As an independent, not-for-profit engineering research and development organization, Draper Laboratory serves the interests of customers in fields such as national security, space, biomedicine, and energy. The lab leverages core capabilities in guidance and navigation, information and decision systems, high reliability systems, sensors and control, and integrated micro systems to deliver field-ready, innovative solutions. Known until 1970 as the Instrumentation Laboratory, the facility began as a teaching laboratory at MIT, and is famous for developing the guidance systems and software for the Apollo missions to the Moon. Attendees will learn about Draper’s current work in areas including:
GENIE: Draper’s Guidance Embedded Navigator Integration Environment (GENIE) enables NASA to test new planetary landing instruments aboard suborbital rockets, rather than more expensive space launches. The Lab is applying similar technology to help smart drones operate safely and reliably while performing tasks such as delivering packages, inspect pipelines, and take photos over cities.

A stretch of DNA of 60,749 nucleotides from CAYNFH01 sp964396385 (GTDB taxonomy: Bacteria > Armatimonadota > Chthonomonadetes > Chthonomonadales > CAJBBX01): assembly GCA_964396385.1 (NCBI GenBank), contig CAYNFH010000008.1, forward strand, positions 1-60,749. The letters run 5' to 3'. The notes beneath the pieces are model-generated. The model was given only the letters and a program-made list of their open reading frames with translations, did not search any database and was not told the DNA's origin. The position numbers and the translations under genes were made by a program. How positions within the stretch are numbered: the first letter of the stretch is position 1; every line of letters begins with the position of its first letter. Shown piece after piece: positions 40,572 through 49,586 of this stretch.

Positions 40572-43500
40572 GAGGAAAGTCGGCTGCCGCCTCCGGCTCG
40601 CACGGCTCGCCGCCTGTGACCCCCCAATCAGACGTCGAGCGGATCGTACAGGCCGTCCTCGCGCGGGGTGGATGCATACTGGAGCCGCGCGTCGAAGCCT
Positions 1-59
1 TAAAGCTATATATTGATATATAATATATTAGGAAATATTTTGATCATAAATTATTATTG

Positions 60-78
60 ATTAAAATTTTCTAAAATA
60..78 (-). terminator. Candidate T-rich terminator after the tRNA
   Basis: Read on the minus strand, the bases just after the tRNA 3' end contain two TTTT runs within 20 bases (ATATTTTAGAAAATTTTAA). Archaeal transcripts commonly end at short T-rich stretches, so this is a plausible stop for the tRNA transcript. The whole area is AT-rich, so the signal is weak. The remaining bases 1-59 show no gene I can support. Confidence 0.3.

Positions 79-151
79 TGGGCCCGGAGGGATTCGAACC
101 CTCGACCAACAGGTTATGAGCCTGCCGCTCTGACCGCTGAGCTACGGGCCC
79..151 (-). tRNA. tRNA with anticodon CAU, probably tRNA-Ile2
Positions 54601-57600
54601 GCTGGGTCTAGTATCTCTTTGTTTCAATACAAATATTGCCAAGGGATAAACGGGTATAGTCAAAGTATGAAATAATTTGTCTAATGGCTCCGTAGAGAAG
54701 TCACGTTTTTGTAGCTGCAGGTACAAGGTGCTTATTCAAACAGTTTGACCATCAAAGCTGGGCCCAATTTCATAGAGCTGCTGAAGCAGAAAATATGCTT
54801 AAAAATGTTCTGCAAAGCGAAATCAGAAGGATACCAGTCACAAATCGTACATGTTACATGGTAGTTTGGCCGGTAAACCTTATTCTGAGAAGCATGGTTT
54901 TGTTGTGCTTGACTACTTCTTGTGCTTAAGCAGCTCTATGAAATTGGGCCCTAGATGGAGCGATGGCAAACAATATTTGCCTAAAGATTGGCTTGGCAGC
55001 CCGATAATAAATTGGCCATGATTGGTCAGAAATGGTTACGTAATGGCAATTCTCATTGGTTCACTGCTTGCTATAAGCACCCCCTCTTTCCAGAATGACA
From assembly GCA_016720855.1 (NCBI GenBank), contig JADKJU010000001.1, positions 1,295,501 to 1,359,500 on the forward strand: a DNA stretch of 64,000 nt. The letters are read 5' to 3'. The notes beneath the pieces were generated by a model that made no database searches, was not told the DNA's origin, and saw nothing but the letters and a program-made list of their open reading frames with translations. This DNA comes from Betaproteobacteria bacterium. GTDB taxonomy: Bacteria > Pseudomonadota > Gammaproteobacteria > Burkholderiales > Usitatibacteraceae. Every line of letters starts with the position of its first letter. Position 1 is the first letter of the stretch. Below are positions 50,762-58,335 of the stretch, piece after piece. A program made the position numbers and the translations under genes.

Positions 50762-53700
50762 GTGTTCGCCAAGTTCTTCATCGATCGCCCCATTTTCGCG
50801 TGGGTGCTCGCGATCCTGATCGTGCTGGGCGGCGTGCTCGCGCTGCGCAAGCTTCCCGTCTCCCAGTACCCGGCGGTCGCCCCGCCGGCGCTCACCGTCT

Bioelectronics: This laboratory is used to develop and test electronic systems that measure and process physiological signals to provide neurological and muscular stimulation. These capabilities enable the development of new therapies to treat conditions beyond traditional drug treatments. The work done in this lab is often performed in collaboration with major hospitals and research facilities in the Boston area.
Human Centered Design & Engineering: This lab conceives and develops approaches to aid in the performance of both cognitive and physical tasks through the application of sensors, effectors, and computational technologies. The team applies these technologies to develop a new class of information presentation devices, including balance and directional guidance here on Earth.